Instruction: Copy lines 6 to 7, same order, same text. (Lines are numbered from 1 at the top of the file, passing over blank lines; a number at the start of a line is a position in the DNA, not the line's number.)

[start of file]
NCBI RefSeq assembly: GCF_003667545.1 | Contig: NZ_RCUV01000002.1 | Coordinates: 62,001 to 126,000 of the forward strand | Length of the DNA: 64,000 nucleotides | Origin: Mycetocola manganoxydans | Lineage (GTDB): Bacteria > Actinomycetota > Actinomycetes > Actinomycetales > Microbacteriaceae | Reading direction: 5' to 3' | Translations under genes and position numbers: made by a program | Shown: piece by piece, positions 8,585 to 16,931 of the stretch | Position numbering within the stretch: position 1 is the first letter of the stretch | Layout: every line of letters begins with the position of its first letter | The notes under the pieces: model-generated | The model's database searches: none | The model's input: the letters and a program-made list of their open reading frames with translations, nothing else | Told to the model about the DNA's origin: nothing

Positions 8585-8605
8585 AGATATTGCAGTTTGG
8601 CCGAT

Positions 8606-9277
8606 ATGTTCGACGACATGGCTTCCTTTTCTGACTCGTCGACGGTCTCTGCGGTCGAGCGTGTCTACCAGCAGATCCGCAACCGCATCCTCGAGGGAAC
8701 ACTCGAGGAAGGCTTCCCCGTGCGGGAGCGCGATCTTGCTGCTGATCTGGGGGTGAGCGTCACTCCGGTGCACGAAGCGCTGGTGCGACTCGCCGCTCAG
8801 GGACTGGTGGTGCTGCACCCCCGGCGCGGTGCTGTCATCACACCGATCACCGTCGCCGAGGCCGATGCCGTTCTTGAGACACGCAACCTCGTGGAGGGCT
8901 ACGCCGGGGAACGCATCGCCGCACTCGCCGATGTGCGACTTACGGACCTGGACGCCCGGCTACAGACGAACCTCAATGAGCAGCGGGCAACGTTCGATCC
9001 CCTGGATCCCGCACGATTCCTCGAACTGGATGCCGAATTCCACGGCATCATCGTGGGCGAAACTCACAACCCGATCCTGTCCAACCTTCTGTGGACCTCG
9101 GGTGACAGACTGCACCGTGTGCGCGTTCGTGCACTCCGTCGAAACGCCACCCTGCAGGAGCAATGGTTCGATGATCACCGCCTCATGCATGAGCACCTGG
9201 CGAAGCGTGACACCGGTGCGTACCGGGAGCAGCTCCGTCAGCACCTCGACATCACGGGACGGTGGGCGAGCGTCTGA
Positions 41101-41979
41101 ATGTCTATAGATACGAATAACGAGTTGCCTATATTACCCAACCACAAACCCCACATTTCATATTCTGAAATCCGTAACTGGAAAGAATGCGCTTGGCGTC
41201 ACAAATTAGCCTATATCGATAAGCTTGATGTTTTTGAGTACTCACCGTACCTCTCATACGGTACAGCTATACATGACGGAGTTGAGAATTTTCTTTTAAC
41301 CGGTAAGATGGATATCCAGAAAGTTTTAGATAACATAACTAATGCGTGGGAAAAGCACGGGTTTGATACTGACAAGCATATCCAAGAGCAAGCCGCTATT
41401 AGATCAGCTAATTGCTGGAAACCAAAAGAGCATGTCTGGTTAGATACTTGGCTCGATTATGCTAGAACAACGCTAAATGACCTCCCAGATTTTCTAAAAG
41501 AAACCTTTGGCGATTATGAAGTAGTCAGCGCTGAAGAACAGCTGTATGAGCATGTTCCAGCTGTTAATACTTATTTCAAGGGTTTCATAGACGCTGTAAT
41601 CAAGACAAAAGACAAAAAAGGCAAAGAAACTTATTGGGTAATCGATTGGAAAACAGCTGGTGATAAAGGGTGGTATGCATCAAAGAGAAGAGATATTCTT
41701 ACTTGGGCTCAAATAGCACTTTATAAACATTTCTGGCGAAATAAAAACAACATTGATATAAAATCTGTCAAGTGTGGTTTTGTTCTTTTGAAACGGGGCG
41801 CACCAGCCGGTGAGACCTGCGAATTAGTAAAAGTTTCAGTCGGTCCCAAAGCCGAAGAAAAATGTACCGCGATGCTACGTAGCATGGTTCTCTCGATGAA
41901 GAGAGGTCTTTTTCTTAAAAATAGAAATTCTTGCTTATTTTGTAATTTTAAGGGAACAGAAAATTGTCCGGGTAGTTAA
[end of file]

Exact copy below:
8606 ATGTTCGACGACATGGCTTCCTTTTCTGACTCGTCGACGGTCTCTGCGGTCGAGCGTGTCTACCAGCAGATCCGCAACCGCATCCTCGAGGGAAC
8701 ACTCGAGGAAGGCTTCCCCGTGCGGGAGCGCGATCTTGCTGCTGATCTGGGGGTGAGCGTCACTCCGGTGCACGAAGCGCTGGTGCGACTCGCCGCTCAG